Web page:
He was the skipper of the PT 109, a US Navy Motor Torpedo Boat. In 1943 a Japanese destroyer, a large metal warship named the Amagiri, rammed the smaller PT 109, which was made of wood, at night time while both vessels were on patrol in the Solomon Islands. Kennedy's boat exploded, burned, and later sank. With serious injuries to his back, LT JG Kennedy saved the lives of his remaining crew (two died in the Japanese attack) swimming to a small island in seas controlled by the Japanese and making contact with Allied forces after several days of extreme danger. Kennedy’s heroic war record would help him later when he entered politics.


Kennedy received the Navy and Marine Corps Medal and the Purple Heart from the US Government for his military actions. (Read more about Kennedy in the war here.)

LT JG John F. Kennedy on the
PT 109 in 1943
Photo from the US Navy
and Wikimedia Commons

Kennedy was elected to the House of Representatives in Massachusetts in 1947 and stayed until 1953. From then until 1960, Kennedy was elected and served in the US Senate.






Campaign 1960: “Let the word go forth …”

Richard M. Nixon,
vice president in 1960,
became president in 1969
Photo from Wikimedia Commons
and the US Government

Richard Nixon was the Vice President under the popular war leader and general, President Dwight D. Eisenhower. Nixon was a brilliant politician, public debater, and skilled lawyer. With the support of President Eisenhower, Nixon was favored to win his Republican Party’s nomination easily and had a good chance to win the presidency.


Kennedy had a major challenger for the Democratic nomination in Hubert Humphrey of Minnesota, a senator, and also Lyndon Johnson, a future president, and Adlai Stevenson, a long-term Democrat politician. Kennedy won the Wisconsin primary and had a good start, but a serious problem arose as he approached the West Virginia primary. It was not an issue over taxes, foreign policy, or even the economy.


The Kennedy Nixon debates, first televised presidential
 debates in American history, helped determine
the outcome of the 1960 election.
Photo from Wikimedia Commons and UPI
United Press International


The issue was religion, namely, Kennedy’s Roman Catholic religion. Many people held anti-Catholic attitudes in America even in 1960. West Virginia, unlike Wisconsin, was almost totally Protestant. Could Kennedy win there? Would the Catholic issue end the chances for the Irish candidate from Massachusetts?

With superb political skills, Kennedy addressed the issue of his religion by affirming his strong belief in the American principle of religious freedom originating in the US Constitution’s First Amendment and set forth later by Thomas Jefferson -- separation of church and state. He won the West Virginia primary and went on to win the Democratic nomination.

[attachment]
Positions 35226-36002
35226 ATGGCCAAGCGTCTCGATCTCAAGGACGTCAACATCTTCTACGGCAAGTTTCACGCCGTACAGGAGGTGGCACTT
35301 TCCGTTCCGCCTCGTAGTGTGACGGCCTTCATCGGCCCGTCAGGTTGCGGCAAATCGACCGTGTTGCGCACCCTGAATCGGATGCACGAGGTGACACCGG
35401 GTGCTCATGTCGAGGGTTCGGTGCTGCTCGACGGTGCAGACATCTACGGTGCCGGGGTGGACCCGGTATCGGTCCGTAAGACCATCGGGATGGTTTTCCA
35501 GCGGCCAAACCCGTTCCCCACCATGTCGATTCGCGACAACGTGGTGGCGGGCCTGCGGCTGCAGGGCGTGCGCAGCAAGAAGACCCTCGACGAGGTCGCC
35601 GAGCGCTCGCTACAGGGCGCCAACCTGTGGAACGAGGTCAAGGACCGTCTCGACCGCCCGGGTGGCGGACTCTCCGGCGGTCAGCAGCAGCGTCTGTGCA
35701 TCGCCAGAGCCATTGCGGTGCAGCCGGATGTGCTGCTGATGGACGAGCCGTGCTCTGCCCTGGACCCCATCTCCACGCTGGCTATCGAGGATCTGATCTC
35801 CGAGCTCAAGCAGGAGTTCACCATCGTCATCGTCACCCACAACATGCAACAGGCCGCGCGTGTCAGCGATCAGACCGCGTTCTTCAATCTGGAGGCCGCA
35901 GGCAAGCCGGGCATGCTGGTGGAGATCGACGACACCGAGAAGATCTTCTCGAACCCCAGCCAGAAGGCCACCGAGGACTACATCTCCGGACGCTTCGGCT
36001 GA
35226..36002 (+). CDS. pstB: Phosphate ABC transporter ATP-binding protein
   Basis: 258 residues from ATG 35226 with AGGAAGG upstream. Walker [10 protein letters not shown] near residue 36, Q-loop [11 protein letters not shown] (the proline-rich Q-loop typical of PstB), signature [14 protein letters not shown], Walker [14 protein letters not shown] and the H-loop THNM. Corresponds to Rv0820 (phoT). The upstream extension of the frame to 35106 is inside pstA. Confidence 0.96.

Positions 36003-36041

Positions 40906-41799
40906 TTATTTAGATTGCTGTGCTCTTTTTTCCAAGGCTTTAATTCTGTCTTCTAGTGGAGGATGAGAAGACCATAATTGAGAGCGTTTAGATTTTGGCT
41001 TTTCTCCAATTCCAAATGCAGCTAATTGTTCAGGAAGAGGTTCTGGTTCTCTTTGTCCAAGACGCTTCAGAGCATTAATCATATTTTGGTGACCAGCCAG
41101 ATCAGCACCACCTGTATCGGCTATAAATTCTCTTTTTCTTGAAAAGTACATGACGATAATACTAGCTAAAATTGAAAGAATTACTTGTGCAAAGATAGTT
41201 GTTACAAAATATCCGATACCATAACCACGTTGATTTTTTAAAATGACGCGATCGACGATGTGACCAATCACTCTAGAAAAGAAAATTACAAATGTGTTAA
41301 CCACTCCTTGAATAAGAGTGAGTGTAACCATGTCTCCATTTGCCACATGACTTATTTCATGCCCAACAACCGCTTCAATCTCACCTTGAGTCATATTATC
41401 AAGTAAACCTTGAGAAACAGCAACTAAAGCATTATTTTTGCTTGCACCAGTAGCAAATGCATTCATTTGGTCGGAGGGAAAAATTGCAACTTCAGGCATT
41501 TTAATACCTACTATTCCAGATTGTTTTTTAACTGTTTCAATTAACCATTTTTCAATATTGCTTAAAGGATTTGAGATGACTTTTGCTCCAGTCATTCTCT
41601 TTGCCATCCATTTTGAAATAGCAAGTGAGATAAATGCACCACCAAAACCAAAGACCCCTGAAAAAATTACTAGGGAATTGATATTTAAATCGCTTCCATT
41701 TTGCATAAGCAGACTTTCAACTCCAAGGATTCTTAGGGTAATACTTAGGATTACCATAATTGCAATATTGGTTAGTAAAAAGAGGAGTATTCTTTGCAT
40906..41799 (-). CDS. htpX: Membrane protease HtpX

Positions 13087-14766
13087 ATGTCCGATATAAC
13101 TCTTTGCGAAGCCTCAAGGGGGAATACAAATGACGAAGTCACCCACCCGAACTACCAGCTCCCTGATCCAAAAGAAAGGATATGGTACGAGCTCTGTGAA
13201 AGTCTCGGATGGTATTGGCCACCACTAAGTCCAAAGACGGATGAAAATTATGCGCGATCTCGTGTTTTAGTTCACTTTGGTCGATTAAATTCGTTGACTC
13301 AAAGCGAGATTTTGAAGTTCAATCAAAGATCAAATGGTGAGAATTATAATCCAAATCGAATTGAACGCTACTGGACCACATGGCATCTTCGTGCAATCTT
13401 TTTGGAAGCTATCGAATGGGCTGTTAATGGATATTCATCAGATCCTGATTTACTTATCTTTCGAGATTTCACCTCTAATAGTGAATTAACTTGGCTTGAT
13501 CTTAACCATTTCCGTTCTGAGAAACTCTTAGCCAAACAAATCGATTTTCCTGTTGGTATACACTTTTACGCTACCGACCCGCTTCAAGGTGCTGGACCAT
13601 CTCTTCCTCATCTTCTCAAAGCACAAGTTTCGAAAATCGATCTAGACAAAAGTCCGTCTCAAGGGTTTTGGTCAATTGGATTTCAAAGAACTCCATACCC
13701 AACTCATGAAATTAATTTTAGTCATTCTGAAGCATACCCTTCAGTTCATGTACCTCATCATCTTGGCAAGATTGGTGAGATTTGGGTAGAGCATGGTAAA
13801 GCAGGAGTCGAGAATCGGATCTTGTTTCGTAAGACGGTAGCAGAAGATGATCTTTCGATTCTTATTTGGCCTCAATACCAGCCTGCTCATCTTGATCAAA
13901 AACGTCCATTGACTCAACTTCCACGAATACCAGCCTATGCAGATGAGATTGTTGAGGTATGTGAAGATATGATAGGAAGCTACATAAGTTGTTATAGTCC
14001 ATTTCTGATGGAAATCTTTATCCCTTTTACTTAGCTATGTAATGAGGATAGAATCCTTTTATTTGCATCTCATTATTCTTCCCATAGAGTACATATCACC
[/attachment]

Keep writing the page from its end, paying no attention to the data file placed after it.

Kennedy would restate this position on religion famously in September of 1960 in Houston before a meeting of Protestant ministers in the Greater Houston Ministerial Association. He said: “I am not the Catholic candidate for president. I am the Democratic Party candidate for president who also happens to be a Catholic. I do not speak for my Church on public matters -- and the Church does not speak for me.”


With his persuasive ability and charisma, Kennedy made it clear that, although a Catholic, his political views were his own and based on American law and American political philosophy. He added, cleverly, that no one questioned his Catholic religion when he fought the Japanese in World War II serving in the US Navy.


The Campaign of 1960 was one of the closest presidential elections in American history. Many people believe that the televised debates between John F. Kennedy and Richard M. Nixon were the determining factor. Although Nixon was very skilled at the debates in public speaking, in appearance on TV, Kennedy shined.


On Tuesday November 8, 1960 the votes came in at first favoring Nixon. But by early next morning, it was clear that Kennedy had won. Just barely. Kennedy won in the Popular Vote 49.7% to Nixon’s 49.5% and in the Electoral College (which is all that matters) 303 to 219. A candidate needed at that time 269 to win.



The Election map for 1960
Image from Wikimedia Commons
and National Atlas of the United States

John Fitzgerald Kennedy became the first -- and so far -- the only Irish Catholic American president. His presidency lasted only three years, ended by an assassination. Yet he is regularly selected in public polls as being among the very best American presidents.


Election Day 1960 changed everything for Irish Catholic Americans. It was now impossible to seriously question their loyalty to the United States. John F. Kennedy created a “New Frontier” for Irish Catholic Americans and for all Americans.


Sources and Further Reading:
http://ethnicelebs.com/al-smith; the book The Making of the President 1960 by Theodore H. White and the film The Making of the President 1960 by David L. Wolper; Wikipedia article on Anti-Catholicism; Wikipedia article on the Presidential Election 1960 ; All photos for this article are in public domain from Wikimedia Commons or are US Government photos in public domain.